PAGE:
VIEWS: 0 PAGES: 5 POSTED ON: 8/26/2011
I’m now sitting on a bus from Manila to Baguio with six hours to kill, so I’ve got lots of time to write down every excruciating detail of my weekend trip to Legaspi. So, enjoy, won’t you? I’ll have to go through my pictures later (I took almost 400!) and pick out some good ones to share, so for now you’re just gonna have to see things through my eyes via the written word. So let’s begin… I had one simple goal on this side trip: to see the Philippines’ most active volcano, Mt Mayon, with my own eyes. I had seen pictures of it and read about its near perfect symmetry. I also knew that smoke was always billowing from the top cone, so I counted on that characteristic to take what I hoped would be some dramatic pictures. But what fascinated me most is that this volcano is smack dab in the middle of a populated area, right next to the bustling provincial capital city of Legaspi. Just a few short miles away, the 8,077 foot tall mountain rises straight up from the Albay plains and impressively dominates the view from anywhere in the city and surrounding area. I knew the weather factor would be a crapshoot, but I reasoned that some decent views might be had from the airplane even if the volcano’s summit remained shrouded in clouds from a sea-level vantage point during the entire time of my 24-hour stay. So off I went. Having ascertained ahead of time that the left side of the plane would offer the best view of Mayon, I secured a window seat and held my camera in my lap and at the ready for the relatively short flight from Manila. Philippine Air has just one flight a day to Legaspi, and it’s always early. Much as I hated waking up just after 4am to get ready to check out of my Manila hotel, I realized the crisp dawn air would probably make my chances of seeing the volcano more probable. So I didn’t complain. Everything worked out better than I had hoped. There were clouds, of course, but not many, and Mayon rose above most of them anyway. The summit had a layer of haze in the early morning and a perfectly straight horizontal streak of reflected bright light across it that looked too flawless to be a natural occurrence. It was almost like the heavens wanted to spotlight this showpiece, not that it could have been overlooked by even the most casual of observers. The much-anticipated bursts of smoke and soot were clearly visible as they were ejected from the summit, and I followed their ascending trajectory into the sky above until they were bent sharply sideways by stratospheric wind shears. My camera clicked away the whole time as we got closer, passed directly next to the volcano, and then descended to Legaspi airport. As the sun moved higher from the horizon the volcano was bathed in better lighting, and it was a remarkable sight to see the brilliant green of its slopes interrupted by the blackness of recent lava flows. I don’t know what surprised me more – flying so close to an active volcano or the realization that I was now standing on the tarmac of an airport built in the volcano’s shadow. I headed outside. As is my usual routine in this country, I had made no arrangements ahead of time. Wanted to get a read on the weather after arriving, first and foremost, before planning anything. Besides, the flight allowed me some time to flip through the Legaspi portion of my Lonely Planet travel guide and figure out where I might want to stay and what would sound interesting to do. I’ve never had a problem just showing up unannounced at hotels in the Philippines. Often I’m one of very few guests -- sometimes the only one -- so it never seems necessary to book anything ahead of time. I also especially like the fact that I can show up shortly after sunrise and secure a room for the day and not have to wait until the afternoon to check in. Hotels in this country seem remarkably relaxed about really early check in. Of course this haphazard system sometimes backfires, as it did here when my taxi pulled up to my first choice of accommodations, the luxuriously sounding Hotel Venezia, which turned out to be closed for renovations. The hotel manager asked me to please try again at a later time before I dipped back into the cab and moved on to Plan B, the quizzically- named Pepperland Hotel (“No Firearms” proclaimed a sign out front. Never had I felt safer). The cab driver’s English wasn’t perfect, but it was good enough. We negotiated the cost of a sightseeing tour. The weather was holding up nicely, so after depositing my bags in my room it was time for my all-day impromptu tour of Albay province. I was in great spirits, having a predominantly blue sky in what is already supposed to be typhoon season here, and over a hundred snapshots of brooding Mt Mayon already in the can. Having achieved the primary goal of this trip before leaving the arrival hall at the airport felt great; everything else I was going to see today was icing. First stop, the church & belfry ruins of Cagsawa, buried by an avalanche of rock and lava from Mayon’s catastrophic eruption in 1814. Out front was a curious statue of Jesus with a pained look on his face that was equal parts worry, concern, and utter obliviousness. What I found odd was that he was facing away from the volcano that punctured the entire view behind him. The proverbial elephant in the room that no one wanted to talk about. It would have seemed more natural for Jesus to be looking at it, at least sideways if not full frontal. But facing away from a gigantic volcano? That’s just asking for trouble. I found that by walking slowly around the statue and positioning everything just right, it was possible to take a picture of Jesus looking completely unaware that the end of the world was directly behind him. His benign face in the foreground looking in the wrong direction as billowing black smoke rises menacingly behind. An apt metaphor for the 1,200 souls who perished nearly 200 years ago by running into the church as the lava approached, feeling that surely the church, of all places, would protect them from Nature’s wrath. The ruins stand in the same condition as they were left that day. Clouds were already starting to collect around Mayon’s summit, but I still managed to get some nice shots of the mountain with nice shimmering bright green rice fields in the foreground. On to the next attraction, what I shall affectionately call the Bat Cave. Actually, its proper name is Hoyop Hoyopan, recalling the blowing winds that course through the cave complex from its four entrances. Curious that my driver felt the need to mention, unprodded, that there most definitely were no bats in these caves. I now have photographic proof of the contrary, of course; his statement being disproved almost immediately by what appeared to me to be bats flapping madly from the caverns to the sky. And that was before we went inside. I gingerly followed my guide, “a lady!” exclaimed my surprised driver, who suddenly seemed to wish he were going inside instead of me. We passed underneath a sign detailing all of the prohibited activities inside the caves. “No dating” caught my eye as the pitch-black darkness enveloped us. A few seconds to get used to the change in lighting, then I could see that stalactites and stalagmites were everywhere. She held a weak flashlight in one hand and a gas lamp in the other; the former pointed down to the ground to illuminate the moist rocks behind her so I wouldn’t slip, the latter she would raise at appropriate intervals to highlight areas of interest inside. By now I wasn’t surprised to see bats hanging from the ceiling high above. They quietly tolerated our passing, evidently being quite used to tourists coming and going. As we walked I was regaled with bits of history, from the Filipino resistance fighters who hid in the cave during the Japanese occupation, to the dance floor (yes, a real dance floor in a cave!) installed in the 1970s to provide some moments of youthful release during times of martial law in the Marcos regime when kids wanted a means to rebel against curfew. She stopped in the middle of the cave and directed her flashlight to the high ceiling and toggled among three pronounced circular indentations. The dome above and three circles reminded people of a Catholic church and the Holy Trinity, she said. In the eerie glow of her gas lamp, I thought it looked like a giant skull. She pointed out several other cave attractions as we slowly walked, the occasional natural creation that looked incredibly similar to something else: a two headed snake here, an old man there, the backside of what appeared to be a voluptuous woman on the far wall. We eventually emerged from the darkness at the fourth entrance to what was supposed to be a nicely framed view of Mt Mayon in the distance. The brooding volcano was, alas, now almost completely covered by clouds, making me realize again how fortunate I was for the amazing glimpses of it this morning. Back in the cab and onward to our next sightseeing spot: Busay Falls, a three-tiered waterfall that is a popular swimming spot with the locals. Only the bottom portion is visible unless you climb some very steep dirt & stone steps up the side of the hill, but it’s plenty big enough to be a nice sight. I climbed as far as the second tier before the blazing heat sucked out most my remaining energy and convinced me to turn back. I watched as a tired butterfly flapped furiously but failed to get completely airborne; he kept bumping across the path ahead of me and eventually flung himself over the edge and out of sight off to the side. Even he was apparently too tired to take full flight. Finding our energy equally drained as well, the cab driver suggested a stop at his house. Yes, his actual house, as if it were a regular part of his city tour. Seeing all that water at the waterfall apparently reminded him that he needed to add water to his van to prevent it from overheating (this turned out to be only the first time this function would need to be performed that day), and it seemed logical for us to stop by his place and load up on water ourselves as well. His wife and 8-year old son seemed mildly surprised to see a foreigner spring inside the doorway with her husband, but they were gracious as we gulped down a few glasses of water. The TV was on a children’s channel, a giant fan was oscillating in the center of the floor in a completely fruitless attempt to make the inside cooler and less humid than the outside, and the boy almost never looked up from the handheld video game he was playing. A small shelf displayed a couple faded wedding pictures, lots of kids toys, and not much else. It was clear who ruled this house. Back outside, the cab now with a fresh supply of water, and we were ready to go. However he midday heat was intense, and neither one of us relished the thought of being outdoors at the moment. The driver kindly suggested a break for lunch and siesta. Agreeing that any further sightseeing would be better postponed to later in the afternoon when the sun wasn’t directly overhead, he deposited me back at my hotel and said he would come back two hours later. I knew he would be on time, of course, since I hadn’t paid him anything yet. A couple hours later we were back on the open road. He took me to Lignon Hill for absolutely breathtaking views of the city and, of course, the ubiquitous Mt Mayon, which by now had fended off the onslaught of earlier clouds and was visible again. Motorcycles can be ridden all the way to the top of Lignon Hill, which was not a very comforting discovery since we weren’t riding one. So if I wanted to appreciate the grandeur of the 360-degree view from Lignon’s summit, I was going to have to walk most of the way up myself. He drove me as far as he could, right up to the sign and barricades preventing larger vehicles from passing, and said he would be happy to wait in the van for me until I got back. I asked him how long of a walk it would be to the top, and he guessed ten minutes, give or take. I took his estimate with a grain of salt; after all, this was the same person who insisted there were no bats in the cave earlier even as contradictory evidence was flying past us. Not surprisingly, it turned out to be much more of a hike than I thought. As sweat cascaded off my body and thoroughly soaked my shirt, I began to wonder if he had ever walked to the top himself. Probably not, I ultimately decided. But all the tired muscles and sore legs were worth it in the end. All of Legaspi was visible below me. The airport was closest. The runway (what an amazing place to watch takeoffs and landings, if there were any at this time of day). I could even spy my hotel, which wasn’t too difficult given its loud garish yellow coating. Green mountains. Blue waters of the Pacific. Islands were visible offshore. The view was a feast of colors. I sat there for some time, trying to figure out why everything looked so … familiar. Then it dawned on me. All of these islands and pastels had a very Caribbean look and feel to them. Legaspi looked like a posh Caribbean resort city from this altitude. After drinking my fill from this vantage point, it was time to swap sides and take in the other half of this amazing 360-degree view. Mt Mayon smiled down on everything. There were a few ramshackle snack shacks where thirst could be quenched (mmmm, Pop Cola), and some of the proprietors had thoughtfully provided rickety wooden benches for better volcano contemplating. The view from here was absolutely stunning. Not only the volcano itself, but also the terraced rice fields that fell away from its base. I took tons of pictures, of course., then I just sat. A huge sign showed a local woman thoroughly enjoying a Coke, and I gave into temptation and enjoyed another drink while waiting haplessly for the sweat on my shirt to start evaporating. It was nice to be all alone; the last thing I wanted at this point was a driver or tour guide trying to hurry me along. My driver’s parting words to me as I began the trek up the hill was to “take my time”. I sure did. I sat there enjoying the view for a good long while, slowly nursing my beverage while attempting to balance my camera on the benches and take some self portraits with the timer to prove that I was actually there.. Eventually the clouds started to thicken, so I took that as an omen that it was time to finally start heading back down. Nearly two hours had passed. The driver didn’t seem to mind when we finally had our rendezvous. He weakly suggested the zoo as a possible candidate for our next stop, but we both realized that the highlights of today’s tour were already behind us. So I let him off easy and told him to take the rest of the day off. I thanked him for his services and he dropped me back off at the hotel. My legs were sore anyway, so it was nice to have the rest of the day to … rest! :) Twenty-four hours later I was back in the air on my flight back to Manila. I felt like I had been gone for days.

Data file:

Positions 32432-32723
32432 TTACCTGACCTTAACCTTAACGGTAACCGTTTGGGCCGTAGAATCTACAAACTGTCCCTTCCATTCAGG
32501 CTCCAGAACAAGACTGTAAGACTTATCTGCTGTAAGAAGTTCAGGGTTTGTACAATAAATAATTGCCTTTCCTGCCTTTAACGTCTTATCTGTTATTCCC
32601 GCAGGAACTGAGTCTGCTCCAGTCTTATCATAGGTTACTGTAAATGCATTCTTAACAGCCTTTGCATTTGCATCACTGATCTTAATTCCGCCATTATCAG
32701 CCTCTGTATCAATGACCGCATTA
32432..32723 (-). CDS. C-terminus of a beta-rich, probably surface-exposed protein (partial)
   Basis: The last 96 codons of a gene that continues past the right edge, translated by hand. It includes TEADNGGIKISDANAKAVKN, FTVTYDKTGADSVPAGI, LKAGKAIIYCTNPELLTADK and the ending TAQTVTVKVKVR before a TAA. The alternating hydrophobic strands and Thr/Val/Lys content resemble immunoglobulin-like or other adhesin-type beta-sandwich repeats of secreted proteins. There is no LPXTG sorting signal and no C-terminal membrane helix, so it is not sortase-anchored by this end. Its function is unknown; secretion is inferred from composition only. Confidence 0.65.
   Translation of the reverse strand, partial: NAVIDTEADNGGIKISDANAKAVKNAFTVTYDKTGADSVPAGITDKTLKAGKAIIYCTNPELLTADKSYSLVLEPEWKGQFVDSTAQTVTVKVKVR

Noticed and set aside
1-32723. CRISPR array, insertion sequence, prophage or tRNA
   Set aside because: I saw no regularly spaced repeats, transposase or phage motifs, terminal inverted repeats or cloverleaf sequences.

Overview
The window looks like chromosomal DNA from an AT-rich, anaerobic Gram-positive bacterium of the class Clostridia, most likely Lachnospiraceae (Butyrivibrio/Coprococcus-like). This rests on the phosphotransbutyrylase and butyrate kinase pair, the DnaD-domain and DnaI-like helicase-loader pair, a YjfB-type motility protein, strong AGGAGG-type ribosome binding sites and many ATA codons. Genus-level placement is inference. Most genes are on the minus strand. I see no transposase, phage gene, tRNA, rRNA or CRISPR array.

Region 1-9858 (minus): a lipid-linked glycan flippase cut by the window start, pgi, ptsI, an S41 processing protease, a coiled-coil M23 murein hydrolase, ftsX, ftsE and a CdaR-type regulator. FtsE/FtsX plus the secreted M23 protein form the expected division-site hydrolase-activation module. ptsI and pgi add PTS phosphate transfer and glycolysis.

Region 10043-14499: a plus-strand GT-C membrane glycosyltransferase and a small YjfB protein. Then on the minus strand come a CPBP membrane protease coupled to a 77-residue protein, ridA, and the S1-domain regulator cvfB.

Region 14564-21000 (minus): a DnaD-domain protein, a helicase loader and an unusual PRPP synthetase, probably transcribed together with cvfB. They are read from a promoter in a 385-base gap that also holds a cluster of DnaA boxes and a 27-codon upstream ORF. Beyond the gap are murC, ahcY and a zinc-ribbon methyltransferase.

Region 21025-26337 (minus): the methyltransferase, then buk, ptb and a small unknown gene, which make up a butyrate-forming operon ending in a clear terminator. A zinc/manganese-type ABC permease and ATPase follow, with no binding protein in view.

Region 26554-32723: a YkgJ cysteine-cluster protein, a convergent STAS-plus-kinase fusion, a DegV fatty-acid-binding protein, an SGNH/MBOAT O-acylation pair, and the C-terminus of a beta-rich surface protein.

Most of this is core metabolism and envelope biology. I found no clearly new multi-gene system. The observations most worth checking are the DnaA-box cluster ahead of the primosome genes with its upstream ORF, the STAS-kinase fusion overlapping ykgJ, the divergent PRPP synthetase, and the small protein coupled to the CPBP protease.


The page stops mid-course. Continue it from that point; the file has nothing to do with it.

"After depositing my bags at the quizzically-named Pepperland Hotel "